YEREVAN — The Sixth STARMUS festival of science, music and art kiked-off today at the Karen Demirjyan sports and concert complex in Yerevan with a great concert program -SONIC Universe- featuring famous musicians Rick Wakeman, Serj Tankian, Andrey Makarevich, Tigran Hamasyan, the Sons of Apollo as well as the National Philharmonic Orchestra of Armenia.
The opening ceremony of the festival was attended by the Prime Minister, President and Chairman of the National Assembly of Armenia.
The goals of the Starmus Festival mostly coincide with the strategic vision of the Republic of Armenia, Prime Minister Nikol Pashinyan said in his speech.
“Starmus aims to inspire, educate, strengthen and empower a new generation of researchers. This fully aligns with our vision as we continually increase funding for science. In 2022, the funding of science from the state budget has increased by about 83 percent, we are implementing large-scale reforms in the field of education,” PM Pashinyan said
“Starmus puts art and science on one platform, wants to inspire new talents by attracting talented people, to bring science closer to people and make it a tool of happiness. This is also the vision of our government. We want more and more young people in Armenia to engage in science, research, and technology. We want to know more and create more. Starmus wants to formulate as complex and even unexpected questions as possible, and it is our vision that only by formulating unformulated questions and answering those questions directly and honestly, we will be able to make Armenia the country of our dreams. And in this sense, this is a meeting at the right time and the right place for all of us,” he added.
Ahead of the official opening ceremony, members of the Festival Board and famous scientists participating in the festival shared with the mass media their vision of how important STARMUS is for Armenia and what science and the senses have in common.
STARMUS Board member and chief editor of Astronomy magazine David Eicher said he was very impressed that the festival is taking place in Armenia.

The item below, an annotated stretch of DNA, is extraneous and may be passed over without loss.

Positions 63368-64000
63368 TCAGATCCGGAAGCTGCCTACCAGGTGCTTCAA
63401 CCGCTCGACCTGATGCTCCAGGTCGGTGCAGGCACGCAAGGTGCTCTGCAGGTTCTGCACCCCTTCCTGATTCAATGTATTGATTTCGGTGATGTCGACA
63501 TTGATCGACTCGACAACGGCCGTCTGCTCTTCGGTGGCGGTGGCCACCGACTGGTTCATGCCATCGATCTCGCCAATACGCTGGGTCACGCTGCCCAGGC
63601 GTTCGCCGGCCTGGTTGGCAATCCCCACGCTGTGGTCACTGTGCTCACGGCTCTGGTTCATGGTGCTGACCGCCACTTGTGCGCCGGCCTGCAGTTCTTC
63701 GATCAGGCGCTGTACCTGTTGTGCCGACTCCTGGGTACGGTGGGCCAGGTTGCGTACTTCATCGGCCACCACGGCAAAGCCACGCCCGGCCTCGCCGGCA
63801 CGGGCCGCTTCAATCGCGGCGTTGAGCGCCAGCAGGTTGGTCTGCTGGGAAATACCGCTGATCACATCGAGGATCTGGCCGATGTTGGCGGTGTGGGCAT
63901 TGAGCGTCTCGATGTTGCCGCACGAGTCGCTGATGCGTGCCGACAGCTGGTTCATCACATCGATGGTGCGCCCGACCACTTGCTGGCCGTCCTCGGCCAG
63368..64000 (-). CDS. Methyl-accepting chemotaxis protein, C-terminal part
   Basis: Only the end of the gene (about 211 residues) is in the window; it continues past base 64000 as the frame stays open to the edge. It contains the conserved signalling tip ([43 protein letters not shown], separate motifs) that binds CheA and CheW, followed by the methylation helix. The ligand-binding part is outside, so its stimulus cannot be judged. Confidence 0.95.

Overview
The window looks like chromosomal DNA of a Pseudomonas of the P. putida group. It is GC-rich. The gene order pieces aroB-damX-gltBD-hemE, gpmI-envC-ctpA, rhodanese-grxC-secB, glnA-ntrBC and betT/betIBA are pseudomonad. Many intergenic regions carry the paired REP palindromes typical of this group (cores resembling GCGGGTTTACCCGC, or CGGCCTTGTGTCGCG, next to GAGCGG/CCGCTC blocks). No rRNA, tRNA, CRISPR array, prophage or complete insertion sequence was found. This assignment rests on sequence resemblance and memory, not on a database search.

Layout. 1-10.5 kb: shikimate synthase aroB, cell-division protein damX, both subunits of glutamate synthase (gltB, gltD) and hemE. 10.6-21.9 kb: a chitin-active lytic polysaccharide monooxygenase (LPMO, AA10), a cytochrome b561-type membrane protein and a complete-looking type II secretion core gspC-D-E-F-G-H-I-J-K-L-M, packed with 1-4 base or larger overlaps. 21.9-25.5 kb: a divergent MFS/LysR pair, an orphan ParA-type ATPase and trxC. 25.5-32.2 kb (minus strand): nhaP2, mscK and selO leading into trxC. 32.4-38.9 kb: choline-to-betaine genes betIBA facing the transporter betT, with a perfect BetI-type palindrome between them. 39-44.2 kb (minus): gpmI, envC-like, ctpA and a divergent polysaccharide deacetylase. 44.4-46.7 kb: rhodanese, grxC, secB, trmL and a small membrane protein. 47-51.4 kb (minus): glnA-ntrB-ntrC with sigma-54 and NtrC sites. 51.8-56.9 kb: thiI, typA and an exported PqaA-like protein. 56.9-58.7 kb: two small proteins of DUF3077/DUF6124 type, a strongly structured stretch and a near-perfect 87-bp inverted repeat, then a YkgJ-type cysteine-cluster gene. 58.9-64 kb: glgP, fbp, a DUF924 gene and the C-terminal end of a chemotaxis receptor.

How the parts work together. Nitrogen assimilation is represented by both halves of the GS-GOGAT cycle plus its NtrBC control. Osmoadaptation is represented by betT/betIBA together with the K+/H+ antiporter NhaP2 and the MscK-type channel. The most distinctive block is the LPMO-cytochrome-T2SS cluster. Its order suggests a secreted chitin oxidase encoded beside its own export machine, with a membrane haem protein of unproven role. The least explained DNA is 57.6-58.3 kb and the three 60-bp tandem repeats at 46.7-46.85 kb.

“This nation has a great a scientific heritage and we are honored to have the science and music festival in Armenia this year,” he said.
Eicher said the festival is unprecedented because it brings together science and music, the exact disciplines and the senses.
“The co-founders of the festival, Garik Israelyan and Brian May, wanted us to celebrate this constellation of minds here, the coming together of art and science in Armenia,” he added.
For his part, astrophysicist and Nobel laureate Michel Mayor stressed that humanity is currently living in a very important period in terms of technological development and opportunities for scientific research and discovery.
“Recently, there have been many discoveries in astrophysics. We have a unique opportunity to explain to people how celestial bodies originated in space and how they are interconnected,” Mayor said, adding that he is happy that STARMUS will help popularize science in Armenia.
Emmanuelle Charpentier, a microbiologist and biochemist, Nobel laureate and STARMUS board member, said she has Armenian roots and is happy to be in Armenia, which is a crossroads of science and art.
“Why is STARMUS important? Because we rarely celebrate science, and today this fusion of science and music is very important in that context,” she said.
According to Charpentier, having scientists meet in the same venue is certainly important in terms of sharing experiences and professional conversations. However, as she noted, the importance of STARMUS isn’t just that.
“It is very important that our participation and presentation of our work attracts young people as well, since science, though requiring hard work, carries an element of joy, which we are witnessing at STARMUS festival,” she underlined.
Engineer and former NASA astronaut Garrett Reisman said the coolest thing about being an astronaut is that you always get to interact with people who are always the best in astrophysics.
“STARMUS is a festival where not only distinguished scientists can participate, but also ordinary people,” he said.
The STARMUS FESTIVAL VI this year is dedicated to the 50th anniversary of the first landing on Mars. Three to five thousand participants and visitors from different countries of the world are expected to arrive in Armenia.
STARMUS festival was founded by astrophysicist Garik Israelyan and legendary Queen guitarist Brian May and has been held in Spain, Norway and Switzerland since 2011. The festival is considered the only one in the world that brings together events and speakers of this scale.
Around 50 famous scientists, Nobel laureates, engineers and cosmonauts, world music and art stars will take part in the events in Armenia. The festival program (starmus.com/Armenia) includes scientific conferences, numerous cultural events, scientific camps that will present science, art and music to the public in a special way; also outside Yerevan.-